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CHRONIC STABLE ANGINA
Chronic stable angina is a clinical syndrome characterized by squeezing, heaviness or pressure discomfort in the chest, neck, jaw, shoulder, back, or arms which is usually precipitated by exertion and/or emotional stress and relieved by rest and/or Nitroglycerin.
It is caused by myocardial ischemia that is commonly associated with narrowing of the coronary arteries.
Angina is stable when it is not a new symptom and when there is no deterioration in frequency, duration or severity of episodes.

Prevention

Influenza Vaccination

  • Annual influenza vaccination is recommended for patients with ischemic heart disease (IHD) especially the elderly
    • Decreases exacerbation of underlying medical condition and risk for mortality in patients with chronic illnesses such as cardiovascular (CV) disease

Follow Up

  • Patients with stable ischemic heart disease (SIHD) should have regular follow-up every 4-6 months during the first year of therapy and 6-12 months after the first year if the patient is stable and reliable to know when symptoms or functional capacity becomes worse
  • Evaluation includes:
    • Assessment of symptoms and clinical function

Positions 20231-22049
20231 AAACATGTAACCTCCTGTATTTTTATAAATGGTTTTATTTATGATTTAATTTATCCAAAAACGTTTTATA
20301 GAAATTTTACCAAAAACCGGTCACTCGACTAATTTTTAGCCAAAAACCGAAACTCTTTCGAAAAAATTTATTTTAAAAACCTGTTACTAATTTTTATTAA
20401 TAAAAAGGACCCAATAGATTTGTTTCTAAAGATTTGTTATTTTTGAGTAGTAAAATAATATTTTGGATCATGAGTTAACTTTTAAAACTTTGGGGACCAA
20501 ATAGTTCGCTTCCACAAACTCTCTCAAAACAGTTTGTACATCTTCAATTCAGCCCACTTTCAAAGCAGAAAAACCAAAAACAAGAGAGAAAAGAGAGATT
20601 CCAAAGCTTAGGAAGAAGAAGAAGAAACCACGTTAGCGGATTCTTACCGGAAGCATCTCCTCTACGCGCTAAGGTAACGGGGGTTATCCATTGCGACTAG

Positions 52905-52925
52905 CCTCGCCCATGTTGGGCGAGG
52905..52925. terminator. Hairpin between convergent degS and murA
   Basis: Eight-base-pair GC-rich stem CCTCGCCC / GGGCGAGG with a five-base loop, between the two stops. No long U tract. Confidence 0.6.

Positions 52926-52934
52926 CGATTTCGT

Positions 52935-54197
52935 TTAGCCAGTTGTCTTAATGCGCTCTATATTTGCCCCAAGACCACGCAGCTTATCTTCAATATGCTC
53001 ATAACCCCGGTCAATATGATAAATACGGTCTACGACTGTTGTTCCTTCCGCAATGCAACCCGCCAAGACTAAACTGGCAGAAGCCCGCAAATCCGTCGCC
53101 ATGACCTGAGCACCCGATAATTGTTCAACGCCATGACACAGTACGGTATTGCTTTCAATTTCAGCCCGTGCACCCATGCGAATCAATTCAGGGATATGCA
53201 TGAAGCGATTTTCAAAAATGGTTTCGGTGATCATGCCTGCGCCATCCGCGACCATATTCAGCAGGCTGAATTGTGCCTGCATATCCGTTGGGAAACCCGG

• Surveillance for complications such as arrhythmias and heart failure
    • Monitoring of cardiac risk factors
    • Assessment of the adequacy and compliance to lifestyle modifications and medical therapy
  • Reassessment of prognosis via stress test every 3-5 years for low-risk/asymptomatic patients after warranty of previous stress test
  • Periodic screening of comorbidities that are prevalent in patients with SIHD such as diabetes mellitus (DM), depression, and chronic renal disease
  • Resting electrocardiogram (ECG) at 1-year or longer intervals between studies in patients with stable symptoms can also be performed
    • Additional ECG is suggested if patient experiences arrhythmia, anginal symptoms, or if therapy has been modified
  • Exercise ECG or stress imaging is recommended if there are changes in frequency of symptoms or new symptoms occur
    • Repeat exercise ECG may be done after 2 years if stable
  • Assessment of left ventricular ejection fraction (LVEF) and segmental wall motion by echocardiography or radionuclide imaging is recommended in patients with new or worsening heart failure or evidence of intervening myocardial infarction (MI) by history or ECG
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